Reflections on information security from a social science perspective

May 20, 2018

A.P. Møller-Maersk's Chariman Jim Hagemann Snabe said on a panel at the World Economic Forum in January 2018 that "we were basically average when it comes to cybersecurity, like many companies, and this was a wake up call" he also said "we chose a very open dialogue ar...

October 4, 2017

I don't want to hop on the meme-train here but the saga of Trevor gave me some ideas so here they are. Humor is rare in crisis communication but it's not unheard of. Rumor, on the other hand, is common. People seek information and explanation in a crisis and aren't as...

September 13, 2017

So, Equifax happened... this blog is not about that, even though it seems like it is. I wrote it before that news broke. Any resemblance to that situation is coincidence.

Previously, I went through the first two stages of CERC, pre-crisis and initial, and how they inter...

September 6, 2017

In previous posts, I examined the use of communication at the more granular level of technical attribution, now I'd like to zoom out a bit. I want to examine incident response and how communication can be used throughout the process. Based on my research and conversati...

August 29, 2017

In a previous post, I presented a couple of cases in which communicative attribution (responsibility) and technical attribution conflicted. I selected those cases specifically to show that the public (media, employees, etc.) can pick and choose whether or not to incorp...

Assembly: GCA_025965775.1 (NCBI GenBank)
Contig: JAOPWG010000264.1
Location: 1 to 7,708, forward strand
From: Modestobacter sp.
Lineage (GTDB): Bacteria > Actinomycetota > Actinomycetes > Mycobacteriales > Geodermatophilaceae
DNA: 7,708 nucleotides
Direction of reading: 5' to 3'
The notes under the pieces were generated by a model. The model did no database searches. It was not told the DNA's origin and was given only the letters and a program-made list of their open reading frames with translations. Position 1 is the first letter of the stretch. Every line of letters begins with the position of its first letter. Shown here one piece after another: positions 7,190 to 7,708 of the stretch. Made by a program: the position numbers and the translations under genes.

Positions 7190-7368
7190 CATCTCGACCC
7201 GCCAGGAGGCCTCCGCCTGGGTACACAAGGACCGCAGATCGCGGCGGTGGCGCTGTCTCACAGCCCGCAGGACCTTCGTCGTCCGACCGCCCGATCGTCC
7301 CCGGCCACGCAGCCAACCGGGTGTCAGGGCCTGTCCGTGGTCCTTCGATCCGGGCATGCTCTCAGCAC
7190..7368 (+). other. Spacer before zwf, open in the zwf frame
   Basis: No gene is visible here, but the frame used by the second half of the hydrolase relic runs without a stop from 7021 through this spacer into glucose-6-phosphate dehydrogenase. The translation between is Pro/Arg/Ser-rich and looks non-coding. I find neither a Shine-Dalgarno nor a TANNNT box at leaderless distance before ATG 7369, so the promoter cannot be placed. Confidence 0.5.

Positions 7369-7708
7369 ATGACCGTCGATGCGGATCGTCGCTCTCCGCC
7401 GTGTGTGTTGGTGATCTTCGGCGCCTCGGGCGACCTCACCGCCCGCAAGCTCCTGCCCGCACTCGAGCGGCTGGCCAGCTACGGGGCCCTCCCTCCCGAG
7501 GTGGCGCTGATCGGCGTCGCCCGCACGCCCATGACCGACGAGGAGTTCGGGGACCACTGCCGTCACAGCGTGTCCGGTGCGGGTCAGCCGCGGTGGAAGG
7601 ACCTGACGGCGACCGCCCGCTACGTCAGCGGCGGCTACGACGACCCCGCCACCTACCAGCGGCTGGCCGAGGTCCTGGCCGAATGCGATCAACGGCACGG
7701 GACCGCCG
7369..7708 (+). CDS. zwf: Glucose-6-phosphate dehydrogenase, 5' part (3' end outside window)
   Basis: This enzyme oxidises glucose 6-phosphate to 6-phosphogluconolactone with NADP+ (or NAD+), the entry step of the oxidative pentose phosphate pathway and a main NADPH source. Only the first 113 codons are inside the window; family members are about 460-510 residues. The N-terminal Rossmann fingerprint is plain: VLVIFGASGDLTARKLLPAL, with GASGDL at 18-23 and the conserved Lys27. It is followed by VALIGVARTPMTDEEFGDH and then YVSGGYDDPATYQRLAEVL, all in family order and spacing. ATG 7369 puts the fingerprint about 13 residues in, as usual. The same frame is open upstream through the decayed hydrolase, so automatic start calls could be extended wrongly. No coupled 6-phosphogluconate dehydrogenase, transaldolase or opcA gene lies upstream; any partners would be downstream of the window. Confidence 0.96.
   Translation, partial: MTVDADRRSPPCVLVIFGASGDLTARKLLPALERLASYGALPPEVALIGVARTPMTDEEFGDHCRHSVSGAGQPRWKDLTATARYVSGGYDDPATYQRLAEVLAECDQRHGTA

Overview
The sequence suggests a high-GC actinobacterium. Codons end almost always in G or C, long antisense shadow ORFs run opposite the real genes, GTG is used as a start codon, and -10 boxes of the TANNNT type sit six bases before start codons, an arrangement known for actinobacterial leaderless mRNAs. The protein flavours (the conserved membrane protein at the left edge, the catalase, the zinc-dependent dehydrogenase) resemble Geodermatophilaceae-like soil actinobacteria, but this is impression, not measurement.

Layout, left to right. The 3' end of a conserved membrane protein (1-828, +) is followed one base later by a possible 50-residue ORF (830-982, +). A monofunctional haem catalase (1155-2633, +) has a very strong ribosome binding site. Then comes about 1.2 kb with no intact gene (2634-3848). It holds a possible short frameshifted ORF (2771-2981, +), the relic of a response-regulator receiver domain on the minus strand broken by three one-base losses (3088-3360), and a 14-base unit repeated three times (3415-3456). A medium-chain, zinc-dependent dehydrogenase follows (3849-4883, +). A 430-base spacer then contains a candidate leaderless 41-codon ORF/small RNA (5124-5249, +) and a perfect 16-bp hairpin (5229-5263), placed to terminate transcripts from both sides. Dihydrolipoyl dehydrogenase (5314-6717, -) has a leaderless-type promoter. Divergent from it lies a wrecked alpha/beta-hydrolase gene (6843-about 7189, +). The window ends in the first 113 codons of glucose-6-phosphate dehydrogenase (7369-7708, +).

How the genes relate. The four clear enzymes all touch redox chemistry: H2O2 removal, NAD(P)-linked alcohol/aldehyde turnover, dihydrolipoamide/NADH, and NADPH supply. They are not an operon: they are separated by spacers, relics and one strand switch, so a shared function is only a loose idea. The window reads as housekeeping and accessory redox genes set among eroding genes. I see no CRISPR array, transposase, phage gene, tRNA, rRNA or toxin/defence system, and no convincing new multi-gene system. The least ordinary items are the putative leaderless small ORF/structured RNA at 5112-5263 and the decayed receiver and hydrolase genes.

August 7, 2017

Attribution is a linguistic overlap between crisis communication theory and information security. Both of these fields rely on attribution and, while they are similar at the conceptual level (who is responsible), they are very different in how they are used. How terms...

June 7, 2017

My background is in crisis communication and I wanted to start off by explaining how I see the overlap between information security and crisis communication. Most scholars see crises as cycles, there is debate about how many stages there are and what they should be cal...

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This blog is a place for me to explore issues in information security from a somewhat scholarly and very communication-centric viewpoint. Here I'll be talking about scholarly theories from my time in graduate school, best practices (both academic and not) from communication, and how they all play out in information security. I'll also be looking at specific cases and analyzing the communication around them. I'll include citations and links to relevant resources as appropriate in my posts so you can continue explroing some of these topics on your own.



I have my M.A. in communication from the University of Maryland. My research there focused primarily on crisis communication and public relations. Using theories from those fields, I’ve begun examining certain information security issues. Specifically how organizations and individuals communicate about infosec and how it can be done more effectively.